With that list and a set of minimal resources I could reuse and create all the different caves with the same stuff and a simple map tool.



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how would you create a volumetric glow effect depending on the shape of the item ? how would you create volumetric rays depending on the color of the grawings of a window ?
hmmm. volumetric - nasty stuff. not a problem. just use a particle glow at the same position of the mesh
volumetric rays - I've not got any god rays in my renderer, but if I was faking it, then I'd again use particles. In both cases you have complete control over alpha, color, etc

Offline Derron

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Re: why did u stop BlitzMax and start on different language?
« Reply #76 on: March 02, 2018, 03:29:55 PM »
Dunno when I used 3DS Max the last time - might have been in the early 2000s ;-)
Am using Blender since 2.3x or so. Tried to do things with Poser a decade ago - but was too much "for artists" than for "make your own" people.


@ RemiD
As with all missing effects: you need to do this on your own then. But as said: you do it in a way that it allows to "attach" things each to another. So if you had a "god ray" effect, you might also add a "swirling dust effect" to that so particles swirl around.
If you follow the rules of the toolkit then you, the artist, whoever, is able to setup these things in the toolkit editor - seeing things previsualized and so on.

For "one time effects" this is often meaning "doing more than needed" but with the second time you need this effect (of course here and there adjusted) then things start to pay out. It surely depends on the scale of your project or how many projects you want to do with it. it is similar to the discussion we had some weeks ago - about "finishing stuff" instead of writing tool after tool for it and making things overly complex just to allow a user to colorize the buttons in your game.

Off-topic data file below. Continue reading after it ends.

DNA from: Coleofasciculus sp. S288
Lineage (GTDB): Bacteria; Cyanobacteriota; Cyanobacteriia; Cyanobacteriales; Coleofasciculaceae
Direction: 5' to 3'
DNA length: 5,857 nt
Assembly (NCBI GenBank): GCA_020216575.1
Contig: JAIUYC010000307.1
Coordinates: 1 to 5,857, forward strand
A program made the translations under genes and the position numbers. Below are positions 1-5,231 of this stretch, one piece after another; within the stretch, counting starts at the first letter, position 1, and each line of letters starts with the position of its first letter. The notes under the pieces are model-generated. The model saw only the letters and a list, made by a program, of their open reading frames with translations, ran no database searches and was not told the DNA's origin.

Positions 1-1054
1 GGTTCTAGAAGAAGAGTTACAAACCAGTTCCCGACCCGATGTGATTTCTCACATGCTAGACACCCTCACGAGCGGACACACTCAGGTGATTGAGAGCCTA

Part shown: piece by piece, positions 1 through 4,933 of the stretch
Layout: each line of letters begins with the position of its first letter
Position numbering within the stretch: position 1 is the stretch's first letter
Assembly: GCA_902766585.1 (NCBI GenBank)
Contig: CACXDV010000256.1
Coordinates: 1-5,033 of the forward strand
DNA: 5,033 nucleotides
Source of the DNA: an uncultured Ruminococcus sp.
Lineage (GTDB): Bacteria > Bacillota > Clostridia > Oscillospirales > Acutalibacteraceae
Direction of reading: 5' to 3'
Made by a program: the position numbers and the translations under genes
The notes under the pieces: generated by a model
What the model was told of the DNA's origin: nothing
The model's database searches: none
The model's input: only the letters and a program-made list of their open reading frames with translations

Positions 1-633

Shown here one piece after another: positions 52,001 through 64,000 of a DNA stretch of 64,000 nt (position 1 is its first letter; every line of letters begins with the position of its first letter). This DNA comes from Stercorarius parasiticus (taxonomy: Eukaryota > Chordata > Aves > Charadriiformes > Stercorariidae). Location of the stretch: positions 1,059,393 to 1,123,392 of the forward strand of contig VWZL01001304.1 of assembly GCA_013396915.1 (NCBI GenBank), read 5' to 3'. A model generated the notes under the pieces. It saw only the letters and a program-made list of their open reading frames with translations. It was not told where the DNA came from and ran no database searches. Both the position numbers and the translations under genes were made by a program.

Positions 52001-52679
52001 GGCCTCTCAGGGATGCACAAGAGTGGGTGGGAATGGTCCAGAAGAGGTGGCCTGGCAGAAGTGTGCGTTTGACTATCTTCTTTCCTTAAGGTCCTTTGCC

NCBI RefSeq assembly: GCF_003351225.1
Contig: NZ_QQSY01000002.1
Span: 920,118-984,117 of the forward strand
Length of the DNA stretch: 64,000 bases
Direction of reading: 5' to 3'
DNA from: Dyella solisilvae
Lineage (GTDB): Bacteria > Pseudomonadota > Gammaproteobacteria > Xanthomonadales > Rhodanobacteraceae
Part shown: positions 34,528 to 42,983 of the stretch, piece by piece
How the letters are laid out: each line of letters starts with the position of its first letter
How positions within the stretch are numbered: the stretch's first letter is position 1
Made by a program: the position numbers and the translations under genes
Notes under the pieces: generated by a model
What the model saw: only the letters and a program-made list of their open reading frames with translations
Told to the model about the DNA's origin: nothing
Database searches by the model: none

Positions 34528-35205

Nonetheless: if you had a layout editor for the gui stuff of your game, then you would not need to run ...adjust ...run ... your game until the buttons are looking fine. For GUI apps RAD tools were accepted or do you do it all the hard way manually adding buttons to layout containers ?
(I only do that for dynamically created sub windows).


bye
Ron

Offline RemiD

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Re: why did u stop BlitzMax and start on different language?
« Reply #77 on: March 02, 2018, 05:17:59 PM »
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I would break down the caves into the minimum that I needed and work from there. Usually the first things would be a floor, a ceiling, and a wall plus corner.
That's exactly what i did to build each cave, but then if you don't want to cause slowdowns, you want to merge the parts which share the same material / texture and are near each other (what i did : each area is one mesh with one surface one material one texture), or if you want to alter the structure of the surface in order to make it more different (like the "outlines heights" or "irregularities depending on normals"), you also have to be able to analyze, modify, merge, surfaces...

But i agree that there are several ways to build a map, in the past i have coded a map editor which used premade meshes / textures (Unity users call these "prefabs") and then you position / rotate copies of these premade components.

For some cases this works, but not for all cases.
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Offline ENAY

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Re: why did u stop BlitzMax and start on different language?
« Reply #78 on: March 05, 2018, 06:19:30 AM »